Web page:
It wasn't so much the coming-toward-me-with-a-carving-knife I was worried about. I am a demon, after all, and there's little a mortal (or undead killer crazed zombie) can do that would actually affect me, exorcisms and banishment rites notwithstanding. My problem was that Old Man Farrier was, like Sam and Dilbo, still self-aware. I'm not allowed to terminate the existence of the self-aware, even if they are soul-less. Self-aware means you can beg for redemption, you see.
I scrambled backwards, keeping the table between us. It was like a scene from a farce, the two of us going round and round the kitchen table. All it needed to be complete was a slippery floor and both of us in woolly socks.
The back door crashing open distracted us. I had my back to it and only heard the "Mr. Gas man? Duck!" before the noise of a shotgun blast shattered my eardrums (or would have, if I'd been mortal). Thomas Farrier's head exploded but he kept coming, the knife arm going up and down like a cartoon. The shotgun fired again, severing the spinal cord and Farrier dropped to the floor and lay still, the ashes from the shell wadding drifting and settling all over the room.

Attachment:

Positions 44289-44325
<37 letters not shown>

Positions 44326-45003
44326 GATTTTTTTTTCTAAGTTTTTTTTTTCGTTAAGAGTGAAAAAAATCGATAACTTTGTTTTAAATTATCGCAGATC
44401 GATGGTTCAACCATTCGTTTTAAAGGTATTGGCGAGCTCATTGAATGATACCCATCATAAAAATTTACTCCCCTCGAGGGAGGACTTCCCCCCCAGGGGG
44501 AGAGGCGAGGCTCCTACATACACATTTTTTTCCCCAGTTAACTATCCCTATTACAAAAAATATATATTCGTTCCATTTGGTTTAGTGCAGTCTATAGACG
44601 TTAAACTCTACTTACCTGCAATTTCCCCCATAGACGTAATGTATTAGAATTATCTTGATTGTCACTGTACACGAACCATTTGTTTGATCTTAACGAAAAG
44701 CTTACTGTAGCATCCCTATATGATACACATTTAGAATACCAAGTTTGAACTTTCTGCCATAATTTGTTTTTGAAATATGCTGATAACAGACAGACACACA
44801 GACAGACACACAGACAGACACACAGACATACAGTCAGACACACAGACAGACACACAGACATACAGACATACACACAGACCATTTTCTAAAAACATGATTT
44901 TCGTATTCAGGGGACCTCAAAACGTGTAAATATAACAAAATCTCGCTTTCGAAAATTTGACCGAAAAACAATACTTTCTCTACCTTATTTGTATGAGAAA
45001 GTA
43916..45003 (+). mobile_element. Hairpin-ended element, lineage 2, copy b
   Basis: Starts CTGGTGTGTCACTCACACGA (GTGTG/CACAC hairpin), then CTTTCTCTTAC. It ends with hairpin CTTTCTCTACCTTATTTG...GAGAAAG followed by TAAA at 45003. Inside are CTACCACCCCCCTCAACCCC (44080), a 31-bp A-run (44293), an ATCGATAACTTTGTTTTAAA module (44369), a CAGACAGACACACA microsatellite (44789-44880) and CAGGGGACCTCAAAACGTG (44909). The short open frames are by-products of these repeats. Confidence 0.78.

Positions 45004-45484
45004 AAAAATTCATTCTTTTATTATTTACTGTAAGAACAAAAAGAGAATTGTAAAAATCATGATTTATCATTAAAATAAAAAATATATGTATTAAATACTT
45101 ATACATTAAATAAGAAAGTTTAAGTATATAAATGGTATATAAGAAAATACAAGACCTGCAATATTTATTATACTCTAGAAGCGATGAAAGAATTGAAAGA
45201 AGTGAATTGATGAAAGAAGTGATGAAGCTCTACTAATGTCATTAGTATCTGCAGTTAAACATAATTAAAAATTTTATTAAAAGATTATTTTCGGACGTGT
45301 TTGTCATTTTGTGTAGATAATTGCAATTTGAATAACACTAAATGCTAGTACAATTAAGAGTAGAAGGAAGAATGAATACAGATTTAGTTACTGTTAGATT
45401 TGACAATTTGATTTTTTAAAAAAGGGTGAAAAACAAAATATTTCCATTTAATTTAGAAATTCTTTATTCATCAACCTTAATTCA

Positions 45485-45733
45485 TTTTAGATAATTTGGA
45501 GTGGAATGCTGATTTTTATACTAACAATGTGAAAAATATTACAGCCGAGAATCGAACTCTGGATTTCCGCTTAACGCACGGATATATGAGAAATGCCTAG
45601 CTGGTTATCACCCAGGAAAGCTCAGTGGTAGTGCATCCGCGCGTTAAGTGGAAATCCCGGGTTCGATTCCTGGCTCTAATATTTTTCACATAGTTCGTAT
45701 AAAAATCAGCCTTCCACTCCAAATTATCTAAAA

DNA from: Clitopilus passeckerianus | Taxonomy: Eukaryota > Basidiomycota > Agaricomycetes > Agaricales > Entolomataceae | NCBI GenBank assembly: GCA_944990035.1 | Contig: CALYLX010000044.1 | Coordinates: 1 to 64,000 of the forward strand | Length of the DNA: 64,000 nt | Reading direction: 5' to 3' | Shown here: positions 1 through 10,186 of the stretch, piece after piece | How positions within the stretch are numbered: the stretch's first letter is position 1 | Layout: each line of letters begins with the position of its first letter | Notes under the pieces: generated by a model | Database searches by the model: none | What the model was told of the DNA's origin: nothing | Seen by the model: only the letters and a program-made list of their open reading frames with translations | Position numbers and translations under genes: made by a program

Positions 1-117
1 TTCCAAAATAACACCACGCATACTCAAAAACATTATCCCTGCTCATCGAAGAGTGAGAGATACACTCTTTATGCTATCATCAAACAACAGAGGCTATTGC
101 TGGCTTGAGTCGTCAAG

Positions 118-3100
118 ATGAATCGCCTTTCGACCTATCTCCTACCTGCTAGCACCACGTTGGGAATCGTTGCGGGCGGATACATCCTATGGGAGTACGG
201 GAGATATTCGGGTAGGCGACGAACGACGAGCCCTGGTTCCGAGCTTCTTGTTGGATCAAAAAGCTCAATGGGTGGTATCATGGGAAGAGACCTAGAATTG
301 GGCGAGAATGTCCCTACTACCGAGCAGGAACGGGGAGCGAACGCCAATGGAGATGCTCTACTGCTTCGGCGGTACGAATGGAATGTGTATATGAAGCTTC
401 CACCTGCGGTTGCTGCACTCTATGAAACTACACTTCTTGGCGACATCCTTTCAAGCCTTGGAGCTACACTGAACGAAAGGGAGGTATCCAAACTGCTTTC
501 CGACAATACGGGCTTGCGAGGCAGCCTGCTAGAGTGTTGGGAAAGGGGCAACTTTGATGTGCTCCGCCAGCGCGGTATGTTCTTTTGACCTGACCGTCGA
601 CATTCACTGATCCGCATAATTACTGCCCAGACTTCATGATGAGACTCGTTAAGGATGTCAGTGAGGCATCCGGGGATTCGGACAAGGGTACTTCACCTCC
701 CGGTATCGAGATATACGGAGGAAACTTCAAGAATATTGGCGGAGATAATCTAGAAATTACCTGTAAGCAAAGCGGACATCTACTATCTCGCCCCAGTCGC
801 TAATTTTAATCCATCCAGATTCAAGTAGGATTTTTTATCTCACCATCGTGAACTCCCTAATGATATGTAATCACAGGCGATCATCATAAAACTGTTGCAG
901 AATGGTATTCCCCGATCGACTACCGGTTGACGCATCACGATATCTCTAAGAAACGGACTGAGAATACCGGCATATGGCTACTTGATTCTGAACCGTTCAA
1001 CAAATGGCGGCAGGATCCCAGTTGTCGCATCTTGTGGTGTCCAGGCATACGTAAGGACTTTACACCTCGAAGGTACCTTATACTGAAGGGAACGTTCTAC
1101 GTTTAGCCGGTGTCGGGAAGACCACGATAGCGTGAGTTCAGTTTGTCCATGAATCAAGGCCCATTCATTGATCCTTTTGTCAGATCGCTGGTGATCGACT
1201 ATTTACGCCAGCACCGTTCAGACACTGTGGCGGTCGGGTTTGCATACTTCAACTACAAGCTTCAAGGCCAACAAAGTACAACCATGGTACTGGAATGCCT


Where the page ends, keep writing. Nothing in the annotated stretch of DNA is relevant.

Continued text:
I turned to thank my saviour, masking my surprise when it turned out to be Mrs. Benton from the bingo club. She was well into her sixties and weighed not much more than the shotgun she was stuffing new shells into.
"Oh," she said, peering over her reading glasses. "It's you. I thought it was someone worth saving."